Recent Developments in Governance
The past 20 years has seen ever-increasing interest in the integrity and effectiveness of corporate governance, firstly in the business sector with various reports that are now integrated into the UK Corporate Code, and in governmental organisations starting with the Nolan Committee leading to codes for different types of public bodies. In the civil society sector, organisations including NCVO in the UK and BoardSource in the US have driven the establishment of standards, good practice advice and training programmes for trustees.
The emphasis has been on how to increase the effectiveness of boards and their crucial roles of setting strategy, appointing and supporting management and holding them accountable for delivering impact.
The spotlight has been firmly placed on the performance of boards and therefore of individual board members, including the chair. Boards need to be able to demonstrate that they add value, that they have the skills and expertise to steer their organisations through a rapidly changing world and that they listen, understand and respond to all their stakeholders. Meanwhile, organisations are expected to work hard to attract and keep good board members, with the skills, commitment and time to devote to the increasingly complex job of governance.
Trends in governance
The civil society sector is diverse and the governance arrangements adopted by different organisations are therefore very varied. There is no one model that can be applied to all organisations. However, there have been some observable trends over recent years:
- Smaller Boards (10-14 people)
- Fewer formal sub-committees and more time limited working groups or
advisory groups with clear remits
- Greater distinction between the job of governance and mechanisms for
consulting members or other stakeholders
- Adoption of more rigorous processes for attracting and recruiting
- Higher expectation around diversity and user involvement on Boards
- Increased attention to reviewing the performance of boards and
individual board members
- Recognition of the importance of partnership and complementarity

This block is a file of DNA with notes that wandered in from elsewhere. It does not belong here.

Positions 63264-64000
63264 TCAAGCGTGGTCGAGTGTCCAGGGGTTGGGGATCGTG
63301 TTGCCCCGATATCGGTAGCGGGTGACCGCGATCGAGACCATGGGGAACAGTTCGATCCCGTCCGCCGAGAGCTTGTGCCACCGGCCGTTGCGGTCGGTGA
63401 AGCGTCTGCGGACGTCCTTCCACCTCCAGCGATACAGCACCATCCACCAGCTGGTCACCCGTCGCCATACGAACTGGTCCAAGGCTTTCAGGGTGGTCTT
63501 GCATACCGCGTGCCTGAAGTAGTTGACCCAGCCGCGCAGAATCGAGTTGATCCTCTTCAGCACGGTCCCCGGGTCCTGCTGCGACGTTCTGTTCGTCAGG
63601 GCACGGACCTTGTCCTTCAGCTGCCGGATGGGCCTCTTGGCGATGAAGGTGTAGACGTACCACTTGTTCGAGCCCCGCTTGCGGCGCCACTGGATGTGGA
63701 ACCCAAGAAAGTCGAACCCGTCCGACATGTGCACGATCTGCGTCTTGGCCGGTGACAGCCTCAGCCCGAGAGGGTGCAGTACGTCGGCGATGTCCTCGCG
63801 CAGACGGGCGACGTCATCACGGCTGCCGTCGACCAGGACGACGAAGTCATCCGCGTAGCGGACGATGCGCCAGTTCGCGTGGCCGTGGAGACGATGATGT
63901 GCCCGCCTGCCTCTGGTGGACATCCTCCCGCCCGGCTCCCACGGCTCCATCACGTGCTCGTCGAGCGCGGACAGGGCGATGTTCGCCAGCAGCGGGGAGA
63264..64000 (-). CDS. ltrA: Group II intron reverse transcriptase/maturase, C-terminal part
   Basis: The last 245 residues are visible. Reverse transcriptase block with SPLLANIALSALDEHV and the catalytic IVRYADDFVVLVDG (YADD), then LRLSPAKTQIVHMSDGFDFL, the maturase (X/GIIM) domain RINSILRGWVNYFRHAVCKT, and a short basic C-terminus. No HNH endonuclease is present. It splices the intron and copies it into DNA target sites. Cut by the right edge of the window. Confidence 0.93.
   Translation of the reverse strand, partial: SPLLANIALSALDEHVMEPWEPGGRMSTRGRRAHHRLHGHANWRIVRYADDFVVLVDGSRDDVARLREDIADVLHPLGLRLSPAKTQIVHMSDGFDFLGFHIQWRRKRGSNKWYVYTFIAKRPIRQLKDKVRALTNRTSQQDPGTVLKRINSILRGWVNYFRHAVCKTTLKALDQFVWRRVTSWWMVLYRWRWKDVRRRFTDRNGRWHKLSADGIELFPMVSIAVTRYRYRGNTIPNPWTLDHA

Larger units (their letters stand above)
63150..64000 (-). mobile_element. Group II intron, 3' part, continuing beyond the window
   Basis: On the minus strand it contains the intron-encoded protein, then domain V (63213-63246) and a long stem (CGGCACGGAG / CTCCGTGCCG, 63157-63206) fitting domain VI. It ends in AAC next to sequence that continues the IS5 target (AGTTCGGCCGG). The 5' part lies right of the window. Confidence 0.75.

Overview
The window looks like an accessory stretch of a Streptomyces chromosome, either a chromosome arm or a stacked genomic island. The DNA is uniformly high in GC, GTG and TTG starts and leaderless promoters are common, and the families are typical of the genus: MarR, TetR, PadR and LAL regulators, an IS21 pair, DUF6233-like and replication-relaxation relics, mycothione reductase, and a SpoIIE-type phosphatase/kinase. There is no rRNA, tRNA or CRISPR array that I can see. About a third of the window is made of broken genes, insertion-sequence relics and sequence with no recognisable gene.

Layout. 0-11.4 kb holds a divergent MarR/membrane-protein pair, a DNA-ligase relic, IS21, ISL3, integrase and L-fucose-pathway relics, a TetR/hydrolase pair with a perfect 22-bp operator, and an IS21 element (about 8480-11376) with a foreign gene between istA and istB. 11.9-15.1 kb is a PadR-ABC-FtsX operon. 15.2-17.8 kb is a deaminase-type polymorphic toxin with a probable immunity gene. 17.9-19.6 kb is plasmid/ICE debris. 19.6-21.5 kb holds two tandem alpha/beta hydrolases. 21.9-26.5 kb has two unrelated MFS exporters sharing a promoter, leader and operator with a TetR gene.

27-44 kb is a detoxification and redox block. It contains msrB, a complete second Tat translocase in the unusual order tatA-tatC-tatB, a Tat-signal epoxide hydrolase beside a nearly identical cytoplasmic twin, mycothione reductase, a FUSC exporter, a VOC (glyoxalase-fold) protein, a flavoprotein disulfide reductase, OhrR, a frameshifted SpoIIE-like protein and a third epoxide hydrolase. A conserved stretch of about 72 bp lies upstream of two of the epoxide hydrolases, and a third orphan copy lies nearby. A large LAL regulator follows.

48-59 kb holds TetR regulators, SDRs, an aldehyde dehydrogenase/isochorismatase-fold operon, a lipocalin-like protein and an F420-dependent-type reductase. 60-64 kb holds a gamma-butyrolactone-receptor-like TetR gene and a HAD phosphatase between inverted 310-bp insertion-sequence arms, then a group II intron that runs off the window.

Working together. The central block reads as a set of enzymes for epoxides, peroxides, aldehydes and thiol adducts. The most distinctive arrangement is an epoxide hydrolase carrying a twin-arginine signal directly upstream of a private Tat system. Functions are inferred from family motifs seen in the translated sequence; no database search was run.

between the Chair and Chief Executive
- More codes of practice and written terms of reference.
Governance – theory and practice
Compass Partnership’s experience with over 80 boards demonstrates that ‘models’ and ‘textbook solutions’ can prove very useful in enabling organisations to understand and develop their governance systems. However, every organisation and every board also has its own unique characteristics that need to be reflected in its governance arrangements.
Organisations can experience a sense of frustration with their governance system and a realisation that there is a gap between the desired roles of boards and what happens in practice.
In seeking to improve existing governance arrangements, or develop new ones, experience tells us that as much time and effort should go into developing the behaviours, skills and shared understanding amongst board members and senior managers as is put into finding an appropriate governance structure.
Moreover, we have found that every individual brings their own particular
beliefs or mental pictures about how Boards should work and what their roles
are – and that it is critically important that these beliefs are brought
to the surface.
To summarise, experience tells us that successful boards tend to:
- Clarify their critical functions
- Ensure that their role is strategic and outward-looking
- Create appropriate decision-making processes
- Choose their members for both skills and representation
- Manage their governance processes tightly
- Develop effective Chair – CEO relationships
- Discuss board behaviours openly
- Develop the trust and respect that is necessary for constructive debate and creative tension
- Take responsibility for reviewing their own performance and developing their governance skills.